The Game Play
You are a pirate! Har! A scorge of the seven seas. Or, at least, the one sea surrounding Pirate's Cove. It be your mission, matey, to loot and ravage the nearby islands and to collect and bury gold and treasure chests, thus achieving fame and becoming the pirate that young pirates look up to.
The Pirate Ships: Each player starts out with their very own pirate ship, depicted by a player board. A player outfits his initial ship by laying out strength markers for the various section: 5 for sails; 2 for crew; 2 for cannons; and 5 for hull. These all relate to combat: sails determine combat turn order; crew and cannons show damage potential; and hull reveals the current health of the ship as well as maximum number of treasure chests that can be carried..
As the game proceeds, players will lose points in these systems through combat and will be able to purchase points in these systems at certain islands. Costs to upgrade systems vary from 1 doubloon to 4 doubloons (per level of upgrade), and are all clearly displayed on the ship chart. There are 8 values for each ship section: cannons and crew go from 2 to 5, while sails and hull go from 4 to 12.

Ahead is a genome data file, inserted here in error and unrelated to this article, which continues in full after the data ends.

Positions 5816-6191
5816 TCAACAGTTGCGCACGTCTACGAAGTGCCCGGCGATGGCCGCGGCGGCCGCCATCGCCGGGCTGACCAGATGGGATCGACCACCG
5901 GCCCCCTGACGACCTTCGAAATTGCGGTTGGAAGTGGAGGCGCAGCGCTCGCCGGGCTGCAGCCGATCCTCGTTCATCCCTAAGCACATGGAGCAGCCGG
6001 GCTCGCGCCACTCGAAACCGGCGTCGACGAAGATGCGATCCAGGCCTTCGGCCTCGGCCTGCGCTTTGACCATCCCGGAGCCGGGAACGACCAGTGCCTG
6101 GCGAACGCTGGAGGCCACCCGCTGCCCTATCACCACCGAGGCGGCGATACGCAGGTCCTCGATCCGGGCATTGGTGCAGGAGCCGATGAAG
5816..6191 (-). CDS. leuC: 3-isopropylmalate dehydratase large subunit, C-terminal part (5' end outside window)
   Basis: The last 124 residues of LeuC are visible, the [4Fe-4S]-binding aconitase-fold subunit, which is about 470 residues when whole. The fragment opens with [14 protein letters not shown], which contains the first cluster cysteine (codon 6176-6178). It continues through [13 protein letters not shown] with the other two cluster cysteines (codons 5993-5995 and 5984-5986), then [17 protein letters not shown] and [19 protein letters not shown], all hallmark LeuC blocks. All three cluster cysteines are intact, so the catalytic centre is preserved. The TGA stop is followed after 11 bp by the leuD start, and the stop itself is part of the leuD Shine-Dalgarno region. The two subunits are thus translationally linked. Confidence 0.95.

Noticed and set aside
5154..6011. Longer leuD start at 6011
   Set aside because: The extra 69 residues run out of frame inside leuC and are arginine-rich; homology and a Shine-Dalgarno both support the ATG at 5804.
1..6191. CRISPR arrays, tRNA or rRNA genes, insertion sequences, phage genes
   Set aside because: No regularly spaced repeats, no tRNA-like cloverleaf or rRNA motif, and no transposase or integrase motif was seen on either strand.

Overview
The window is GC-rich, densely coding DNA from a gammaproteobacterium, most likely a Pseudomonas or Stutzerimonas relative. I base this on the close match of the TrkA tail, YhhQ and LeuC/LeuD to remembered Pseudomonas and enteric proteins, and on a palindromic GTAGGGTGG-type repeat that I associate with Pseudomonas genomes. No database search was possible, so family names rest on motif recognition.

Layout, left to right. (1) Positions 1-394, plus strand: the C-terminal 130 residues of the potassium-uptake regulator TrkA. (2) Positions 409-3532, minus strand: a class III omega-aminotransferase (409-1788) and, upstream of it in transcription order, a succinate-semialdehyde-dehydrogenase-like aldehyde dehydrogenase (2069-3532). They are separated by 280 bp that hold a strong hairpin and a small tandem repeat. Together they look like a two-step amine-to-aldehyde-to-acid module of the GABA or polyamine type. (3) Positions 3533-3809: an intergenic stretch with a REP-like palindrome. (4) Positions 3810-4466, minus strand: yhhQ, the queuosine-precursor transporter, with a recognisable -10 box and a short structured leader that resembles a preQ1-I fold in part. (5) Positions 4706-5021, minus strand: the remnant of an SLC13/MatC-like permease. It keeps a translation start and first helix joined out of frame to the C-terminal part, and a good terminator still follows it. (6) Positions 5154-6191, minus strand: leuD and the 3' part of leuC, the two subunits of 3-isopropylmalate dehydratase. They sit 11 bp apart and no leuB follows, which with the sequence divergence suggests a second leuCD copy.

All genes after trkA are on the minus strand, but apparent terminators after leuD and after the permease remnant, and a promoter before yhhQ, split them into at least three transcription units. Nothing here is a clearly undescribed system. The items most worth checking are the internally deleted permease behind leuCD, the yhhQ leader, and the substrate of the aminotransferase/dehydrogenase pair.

Ships can also be supplemented by master crafts and parrots (two types of cards available among the Tavern Deck), though only one of each per ship. Master crafts absorb two cannon hits for a specific ship section before being destroyed. Parrots do the same, but also give a particular and powerful special ability to the player.
Legendary Pirates: The players aren't the only pirates on the open seas. There are also 1 or 2 legendary pirates about, rampaging through the islands. A legendary pirate is selected by choosing him from a deck of 6 cards. Each pirate has a name and picture, a basic description of his ship (hull, sail, damage), and a fame value for defeating him. It's also specified which locations he aims for on which ships when he's in battle. Some legendary pirates also have additional powers.
Legendary pirates are shown on the board by ominous black ship miniatures.
Setup: Besides getting your pirate ship arrayed at setup you also toss your fame marker on the zero spot; that's what you'll be trying to improve during play. Then you take the ship in the color that matches your strength rings and place it on the main game board. 1 or 2 Legendary pirates are also drawn from the legendary pirate deck, and black ships depicting them are placed on the board (starting at Tavern Island and possibly Cannon Island). Each player also gets his own Captain's Wheel, a Tavern Card, and 9 doubloons.
Tavern Cards are shuffled and placed on Tavern Island. Treasure Cards are shuffled, then divided into 5 decks of 12 cards each. Each deck is placed on one of the first five islands (Tavern, Hull, Sail, Cannon, Crew). The game lasts 12 rounds, and that's measured by when these decks run out.